NBA Win Total Odds & Pick: Bet the Title Favorite Brooklyn Nets at a High Number?
Nathaniel S. Butler/NBAE via Getty Images. Pictured: Kevin Durant #7 of the Brooklyn Nets.
- The Brooklyn Nets have the highest preseason over/under with 56.5 wins.
- Matt Moore analyzes the Nets' win total odds below.
Check out this post for updated season win totals and this post for my other 29 season win total picks.
Brooklyn Nets Win Total Odds
The Case for the Over
For the sake of this argument, let’s keep it simple and assume that the Kyrie Irving vaccine situation resolves itself allowing him to be eligible for the season (though the evidence points to the contrary).
The Nets are the best team, have the best offense, play in the East, and won 67% of their games last season (55-win pace) despite all the COVID wonkiness and Kevin Durant, James Harden, and Irving only playing eight games together, total.
If they were that good without being anything close to healthy, what happens if just two of the superstars are available for most of the season?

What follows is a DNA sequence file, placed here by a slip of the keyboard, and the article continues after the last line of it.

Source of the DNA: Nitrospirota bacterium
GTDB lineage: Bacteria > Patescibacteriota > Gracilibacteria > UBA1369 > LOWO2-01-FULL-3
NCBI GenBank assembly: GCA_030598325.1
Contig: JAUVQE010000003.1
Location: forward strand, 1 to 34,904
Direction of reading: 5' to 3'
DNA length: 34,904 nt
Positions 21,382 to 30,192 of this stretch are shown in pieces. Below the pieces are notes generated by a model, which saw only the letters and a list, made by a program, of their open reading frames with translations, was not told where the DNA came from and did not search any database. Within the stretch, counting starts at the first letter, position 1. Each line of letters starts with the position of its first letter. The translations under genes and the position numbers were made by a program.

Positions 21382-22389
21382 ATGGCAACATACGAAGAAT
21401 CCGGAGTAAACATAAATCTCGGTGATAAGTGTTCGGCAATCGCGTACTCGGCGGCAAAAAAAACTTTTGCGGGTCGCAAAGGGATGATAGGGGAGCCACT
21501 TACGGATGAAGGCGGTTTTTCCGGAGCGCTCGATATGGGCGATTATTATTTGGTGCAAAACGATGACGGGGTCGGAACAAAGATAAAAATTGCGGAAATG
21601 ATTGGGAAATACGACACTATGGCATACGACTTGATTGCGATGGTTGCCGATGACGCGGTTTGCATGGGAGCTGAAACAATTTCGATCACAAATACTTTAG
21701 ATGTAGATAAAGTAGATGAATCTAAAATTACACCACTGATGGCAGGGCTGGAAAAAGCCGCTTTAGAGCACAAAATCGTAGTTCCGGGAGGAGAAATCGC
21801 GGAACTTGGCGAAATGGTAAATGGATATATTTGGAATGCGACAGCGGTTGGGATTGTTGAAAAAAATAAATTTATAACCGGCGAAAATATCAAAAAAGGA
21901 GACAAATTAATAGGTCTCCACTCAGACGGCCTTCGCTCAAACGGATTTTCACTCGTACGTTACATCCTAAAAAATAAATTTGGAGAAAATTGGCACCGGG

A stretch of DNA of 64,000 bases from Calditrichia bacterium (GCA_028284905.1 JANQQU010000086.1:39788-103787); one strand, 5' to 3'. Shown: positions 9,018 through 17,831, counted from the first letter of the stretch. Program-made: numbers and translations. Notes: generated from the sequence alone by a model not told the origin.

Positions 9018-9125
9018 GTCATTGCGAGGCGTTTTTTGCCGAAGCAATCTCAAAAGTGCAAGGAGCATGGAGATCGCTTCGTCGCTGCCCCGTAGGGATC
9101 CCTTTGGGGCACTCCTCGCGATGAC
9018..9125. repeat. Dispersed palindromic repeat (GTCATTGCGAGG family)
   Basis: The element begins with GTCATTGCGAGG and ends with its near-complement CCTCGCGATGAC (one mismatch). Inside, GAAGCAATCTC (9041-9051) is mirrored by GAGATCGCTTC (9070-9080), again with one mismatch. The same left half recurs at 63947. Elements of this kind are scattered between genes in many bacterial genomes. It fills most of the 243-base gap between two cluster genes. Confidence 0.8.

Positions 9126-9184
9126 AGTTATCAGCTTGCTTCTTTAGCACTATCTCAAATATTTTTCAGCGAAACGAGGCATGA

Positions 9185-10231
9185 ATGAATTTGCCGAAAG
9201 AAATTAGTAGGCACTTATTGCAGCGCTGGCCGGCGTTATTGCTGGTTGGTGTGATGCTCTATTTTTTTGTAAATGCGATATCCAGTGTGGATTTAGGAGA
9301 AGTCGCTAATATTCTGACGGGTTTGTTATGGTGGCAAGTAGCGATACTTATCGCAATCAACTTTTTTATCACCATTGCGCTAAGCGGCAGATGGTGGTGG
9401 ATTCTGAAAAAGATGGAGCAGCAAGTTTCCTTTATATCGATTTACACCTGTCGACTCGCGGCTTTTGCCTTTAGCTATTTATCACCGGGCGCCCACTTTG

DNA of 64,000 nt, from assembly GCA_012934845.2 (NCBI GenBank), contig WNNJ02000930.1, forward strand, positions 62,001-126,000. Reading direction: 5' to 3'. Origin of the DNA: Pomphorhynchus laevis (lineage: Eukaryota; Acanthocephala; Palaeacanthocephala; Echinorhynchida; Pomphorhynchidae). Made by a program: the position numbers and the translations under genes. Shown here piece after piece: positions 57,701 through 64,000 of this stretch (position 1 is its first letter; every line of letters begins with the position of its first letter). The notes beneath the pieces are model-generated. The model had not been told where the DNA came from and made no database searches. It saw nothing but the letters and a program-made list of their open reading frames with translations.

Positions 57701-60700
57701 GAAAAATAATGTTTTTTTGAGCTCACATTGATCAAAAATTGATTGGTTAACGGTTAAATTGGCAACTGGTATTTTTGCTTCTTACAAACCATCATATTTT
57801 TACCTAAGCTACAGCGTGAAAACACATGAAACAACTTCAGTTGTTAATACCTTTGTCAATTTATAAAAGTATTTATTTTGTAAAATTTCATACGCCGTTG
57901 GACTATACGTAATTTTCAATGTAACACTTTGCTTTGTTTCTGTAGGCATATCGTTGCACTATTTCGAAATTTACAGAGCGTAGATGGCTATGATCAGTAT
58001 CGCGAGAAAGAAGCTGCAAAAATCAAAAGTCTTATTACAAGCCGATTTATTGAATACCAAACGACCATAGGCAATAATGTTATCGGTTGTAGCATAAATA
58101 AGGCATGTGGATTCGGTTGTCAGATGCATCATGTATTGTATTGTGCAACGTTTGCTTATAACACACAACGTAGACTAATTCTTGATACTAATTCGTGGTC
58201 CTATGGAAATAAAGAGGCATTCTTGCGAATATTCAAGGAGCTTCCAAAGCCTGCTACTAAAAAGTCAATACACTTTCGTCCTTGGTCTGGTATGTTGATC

They’re the title favorites heading into the season, well above the previous two champions, the Lakers and Bucks. You’re betting on the best team, which is the NBA equivalent of getting your money in with the best hand.
The Nets have the fourth-easiest schedule per Positive Residual, factoring rest and travel, with just 12 back-to-backs and 13 rest advantage games to 11 rest disadvantage games. Thanks to playing in the Eastern Conference, the Nets have the lowest opponent average title chance, per Alex Christenson. The teams they face in an extra game in-conference are the Cavs, Pistons, Bucks, Magic, and Wizards.
Last season’s Nets team was the best offense of all time, statistically speaking. Now, teams from last season make up the top seven, an absolutely ridiculous figure that speaks to the offensive inflation we’re seeing in the modern game (and which the league is attempting to correct with its officiating changes). However, six of those seven teams hit their over on win totals last season.
Simply put, you can skate by on offense in the regular season just fine in the modern NBA.
Last season under rookie head coach/superstar consultant Steve Nash, the Nets ranked:
- First in half court offense
- First in points per possession on after time-out possessions
- Second in spot-up scoring
- Eighth in pick-and-roll scoring, including passes
- First in isolation offense
- Third in transition offense
- First in post-up offense
- Second in jump shot efficiency
- Third in non-post-up efficiency around the basket
- Third in catch-and-shoot efficiency
- Second in dribble-jumper efficiency
- Second in 3-point efficiency